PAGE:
An explanation for this particular radiological presentation might be that the mucin, on tracking through the tissues, caused a separation of loose connective tissue in various planes resulting in multiple locules. Thus a plunging ranula may present radiologically either as a unilocular or a multi-locular lesion.

Other conditions which may be considered in a differential diagnosis include salivary duct cysts, dermoid cysts, thyroglossal cysts, branchial cysts and cystic hygromas. Dermoid cysts are usually confined to the midline while cystic hygromas, a variety of lymphangioma, exhibit large cavernous spaces in the floor of the mouth. Salivary duct cysts are mucous retention cysts, and as true cysts are epithelial lined. This feature will be evident on histology. Thyroglossal and branchial cysts are developmental cysts which arise from embryonic elements that persist post-natally. Thyroglossal cysts commonly show a midline swelling in the neck below the hyoid bone and are more prevalent within the first two years of life while branchial cysts present laterally in the neck along the anterior border of the sternomastoid muscle.1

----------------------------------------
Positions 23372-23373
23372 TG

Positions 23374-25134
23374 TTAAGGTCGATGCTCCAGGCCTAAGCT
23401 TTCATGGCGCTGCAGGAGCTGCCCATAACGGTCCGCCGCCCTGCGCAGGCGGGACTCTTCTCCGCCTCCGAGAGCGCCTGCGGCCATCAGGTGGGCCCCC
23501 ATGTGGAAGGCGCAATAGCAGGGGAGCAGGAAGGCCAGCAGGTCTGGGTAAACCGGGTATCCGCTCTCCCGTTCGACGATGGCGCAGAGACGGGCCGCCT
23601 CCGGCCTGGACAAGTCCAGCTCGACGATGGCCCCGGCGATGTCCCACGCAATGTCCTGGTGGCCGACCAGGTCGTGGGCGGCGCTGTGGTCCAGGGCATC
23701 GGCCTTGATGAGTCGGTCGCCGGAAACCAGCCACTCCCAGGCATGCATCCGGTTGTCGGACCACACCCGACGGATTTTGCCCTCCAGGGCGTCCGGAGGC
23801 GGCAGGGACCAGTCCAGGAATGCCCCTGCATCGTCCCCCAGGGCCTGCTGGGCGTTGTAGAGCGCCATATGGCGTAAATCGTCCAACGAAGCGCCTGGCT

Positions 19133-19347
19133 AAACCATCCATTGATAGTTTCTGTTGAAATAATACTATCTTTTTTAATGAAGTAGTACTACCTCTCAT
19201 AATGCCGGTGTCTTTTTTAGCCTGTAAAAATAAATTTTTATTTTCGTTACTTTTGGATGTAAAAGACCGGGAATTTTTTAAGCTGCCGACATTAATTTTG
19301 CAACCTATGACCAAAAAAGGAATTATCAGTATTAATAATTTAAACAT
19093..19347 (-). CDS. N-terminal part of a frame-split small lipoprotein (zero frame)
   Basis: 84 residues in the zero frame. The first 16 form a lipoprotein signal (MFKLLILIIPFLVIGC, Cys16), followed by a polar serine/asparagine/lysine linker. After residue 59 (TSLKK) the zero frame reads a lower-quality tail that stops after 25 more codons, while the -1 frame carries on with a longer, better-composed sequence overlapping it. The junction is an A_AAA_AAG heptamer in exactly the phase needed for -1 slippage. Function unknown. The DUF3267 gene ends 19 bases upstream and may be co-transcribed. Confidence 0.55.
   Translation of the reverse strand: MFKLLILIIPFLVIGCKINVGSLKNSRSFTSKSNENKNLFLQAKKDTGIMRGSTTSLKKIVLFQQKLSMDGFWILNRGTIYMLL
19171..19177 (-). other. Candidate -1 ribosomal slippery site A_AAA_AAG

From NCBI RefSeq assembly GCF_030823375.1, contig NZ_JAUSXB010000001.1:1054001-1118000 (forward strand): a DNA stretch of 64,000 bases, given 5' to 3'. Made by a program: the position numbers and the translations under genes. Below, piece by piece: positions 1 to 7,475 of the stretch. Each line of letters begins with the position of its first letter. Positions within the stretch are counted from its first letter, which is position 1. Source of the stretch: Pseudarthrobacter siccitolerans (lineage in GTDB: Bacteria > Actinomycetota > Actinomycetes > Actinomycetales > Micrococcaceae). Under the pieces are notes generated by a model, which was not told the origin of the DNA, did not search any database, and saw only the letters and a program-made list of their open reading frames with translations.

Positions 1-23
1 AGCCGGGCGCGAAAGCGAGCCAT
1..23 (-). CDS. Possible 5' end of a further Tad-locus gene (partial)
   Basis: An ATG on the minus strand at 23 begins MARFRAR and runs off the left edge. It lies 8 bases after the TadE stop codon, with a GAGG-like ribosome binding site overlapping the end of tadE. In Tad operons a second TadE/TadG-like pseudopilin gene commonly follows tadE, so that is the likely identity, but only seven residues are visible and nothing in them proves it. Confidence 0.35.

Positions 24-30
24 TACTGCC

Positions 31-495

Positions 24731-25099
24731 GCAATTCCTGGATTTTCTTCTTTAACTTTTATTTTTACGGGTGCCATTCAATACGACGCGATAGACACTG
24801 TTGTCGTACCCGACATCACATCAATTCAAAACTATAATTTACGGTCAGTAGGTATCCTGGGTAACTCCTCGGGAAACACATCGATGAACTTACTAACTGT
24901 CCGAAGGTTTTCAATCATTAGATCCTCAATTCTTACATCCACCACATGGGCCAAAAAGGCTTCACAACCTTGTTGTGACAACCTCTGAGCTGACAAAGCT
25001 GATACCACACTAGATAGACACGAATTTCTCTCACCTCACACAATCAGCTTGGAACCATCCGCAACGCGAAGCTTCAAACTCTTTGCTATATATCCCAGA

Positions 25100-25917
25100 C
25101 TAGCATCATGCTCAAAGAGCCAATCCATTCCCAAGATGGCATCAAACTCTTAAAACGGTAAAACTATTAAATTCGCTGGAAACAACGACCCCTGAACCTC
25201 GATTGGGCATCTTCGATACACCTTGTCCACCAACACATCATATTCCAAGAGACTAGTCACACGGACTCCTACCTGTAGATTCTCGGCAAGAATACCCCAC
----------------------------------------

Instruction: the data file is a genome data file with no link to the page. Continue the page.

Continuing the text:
Various treatment modalities for treatment of ranulas have been reported in the literature. Simple ranulas are often treated by marsupialisation. This involves removal of the roof of the intraoral lesion allowing the sublingual ducts to communicate with the oral cavity.1 Marsupialisation and packing of the cyst has also been advocated but removal of the sublingual gland with drainage only, with partial or complete removal of the cyst are more successful options for the treatment of plunging ranulas.1,3 These surgical modalities are often associated with known complications such as infection, bleeding, haematoma formation and paraesthesia of the tongue. Injury to the submandibular duct and recurrence are common complications.4